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[pil-uh-ree] /ˈpɪl ə ri/
noun, plural pillories.
a wooden framework erected on a post, with holes for securing the head and hands, formerly used to expose an offender to public derision.
verb (used with object), pilloried, pillorying.
to set in the pillory.
to expose to public derision, ridicule, or abuse:
The candidate mercilessly pilloried his opponent.
Origin of pillory
1225-75; Middle English pyllory < Old French pilori, perhaps < Medieval Latin pīlōrium, equivalent to Latin pīl(a) pillar (see pile1) + -ōrium -ory2, though Romance variants such as Provençal espillori suggest a less transparent source
Related forms
unpilloried, adjective
Can be confused
pillar, pillory, pillow. Unabridged
Based on the Random House Dictionary, © Random House, Inc. 2015.
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Examples from the Web for pillory
Contemporary Examples
Historical Examples
  • The public exhibition of offenders in the pillory was not calculated to refine the manners of the people.

    The Age of Pope John Dennis
  • "He'll put you in the pillory of his verse for this," laughed Collis.

    The Lion's Skin Rafael Sabatini
  • With unaccustomed lenity it punished a first conviction with the pillory only.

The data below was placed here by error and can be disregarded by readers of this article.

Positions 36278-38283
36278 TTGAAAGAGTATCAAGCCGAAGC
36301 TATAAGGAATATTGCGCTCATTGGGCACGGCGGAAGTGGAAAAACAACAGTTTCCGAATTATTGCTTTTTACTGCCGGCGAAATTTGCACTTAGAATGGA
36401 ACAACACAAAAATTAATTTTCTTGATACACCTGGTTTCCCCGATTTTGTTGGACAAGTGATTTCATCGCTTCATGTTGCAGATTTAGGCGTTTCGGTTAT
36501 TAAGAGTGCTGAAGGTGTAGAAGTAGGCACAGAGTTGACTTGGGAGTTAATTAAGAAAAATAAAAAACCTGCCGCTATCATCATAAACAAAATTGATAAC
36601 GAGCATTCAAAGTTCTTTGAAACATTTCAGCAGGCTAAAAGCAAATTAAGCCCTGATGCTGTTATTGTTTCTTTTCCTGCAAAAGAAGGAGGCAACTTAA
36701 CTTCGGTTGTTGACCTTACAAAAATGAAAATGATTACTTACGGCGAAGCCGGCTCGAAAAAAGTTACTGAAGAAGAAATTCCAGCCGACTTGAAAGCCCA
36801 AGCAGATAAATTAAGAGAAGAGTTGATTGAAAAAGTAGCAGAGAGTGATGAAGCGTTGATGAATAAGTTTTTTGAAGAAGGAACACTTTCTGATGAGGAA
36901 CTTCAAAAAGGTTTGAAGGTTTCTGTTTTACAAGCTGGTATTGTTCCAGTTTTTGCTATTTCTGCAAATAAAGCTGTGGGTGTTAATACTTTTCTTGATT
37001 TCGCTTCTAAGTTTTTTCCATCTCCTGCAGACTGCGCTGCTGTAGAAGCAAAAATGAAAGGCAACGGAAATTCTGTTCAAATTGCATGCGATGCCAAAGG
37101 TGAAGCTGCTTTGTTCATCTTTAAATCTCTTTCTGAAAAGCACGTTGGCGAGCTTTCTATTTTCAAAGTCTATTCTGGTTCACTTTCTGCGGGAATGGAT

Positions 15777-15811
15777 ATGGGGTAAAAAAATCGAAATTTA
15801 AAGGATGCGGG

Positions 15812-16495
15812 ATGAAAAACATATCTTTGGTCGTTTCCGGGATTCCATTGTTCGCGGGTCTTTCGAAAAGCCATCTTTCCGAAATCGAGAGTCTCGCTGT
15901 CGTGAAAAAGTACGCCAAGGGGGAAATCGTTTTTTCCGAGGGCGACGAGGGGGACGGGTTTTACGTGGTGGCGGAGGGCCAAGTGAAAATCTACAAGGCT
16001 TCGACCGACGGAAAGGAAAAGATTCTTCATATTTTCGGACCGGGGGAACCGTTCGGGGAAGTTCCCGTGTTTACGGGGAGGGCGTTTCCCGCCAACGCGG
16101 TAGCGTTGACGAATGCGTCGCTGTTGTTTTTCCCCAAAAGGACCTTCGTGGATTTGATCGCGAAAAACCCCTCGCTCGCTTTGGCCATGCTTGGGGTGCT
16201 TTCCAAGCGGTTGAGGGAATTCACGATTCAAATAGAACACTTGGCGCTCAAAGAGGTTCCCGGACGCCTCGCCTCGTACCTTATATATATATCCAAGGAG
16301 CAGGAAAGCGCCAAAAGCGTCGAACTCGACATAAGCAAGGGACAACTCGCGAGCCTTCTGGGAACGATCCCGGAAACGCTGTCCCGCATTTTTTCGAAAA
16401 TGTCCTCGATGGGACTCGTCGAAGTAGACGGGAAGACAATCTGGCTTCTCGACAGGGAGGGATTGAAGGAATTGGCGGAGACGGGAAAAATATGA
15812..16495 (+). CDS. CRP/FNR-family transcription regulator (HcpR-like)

• He informs us that there was a pillory at Wallingford in 1231, and probably earlier.

    Bygone Punishments William Andrews
  • The use of the pillory in New England extended into this century.

  • He stood two hours in the pillory, and had his forehead branded.

    Bygone Punishments William Andrews
  • Cursing and swearing were openly punished at the market crosses, by the shame of the pillory, and by fines.

British Dictionary definitions for pillory


noun (pl) -ries
a wooden framework into which offenders were formerly locked by the neck and wrists and exposed to public abuse and ridicule
exposure to public scorn or abuse
verb (transitive) -ries, -rying, -ried
to expose to public scorn or ridicule
to punish by putting in a pillory
Word Origin
C13: from Anglo-Latin pillorium, from Old French pilori, of uncertain origin; related to Provençal espillori
Collins English Dictionary - Complete & Unabridged 2012 Digital Edition
© William Collins Sons & Co. Ltd. 1979, 1986 © HarperCollins
Publishers 1998, 2000, 2003, 2005, 2006, 2007, 2009, 2012
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Word Origin and History for pillory

late 13c. (attested in Anglo-Latin from late 12c.), from Old French pilori "pillory" (mid-12c.), related to Medieval Latin pilloria, of uncertain origin, perhaps a diminutive of Latin pila "pillar, stone barrier" (see pillar), but OED finds this proposed derivation "phonologically unsuitable."


c.1600, from pillory (n.). Figurative sense of "expose publicly to ridicule or abuse" is from 1690s. Related: Pilloried.

Online Etymology Dictionary, © 2010 Douglas Harper
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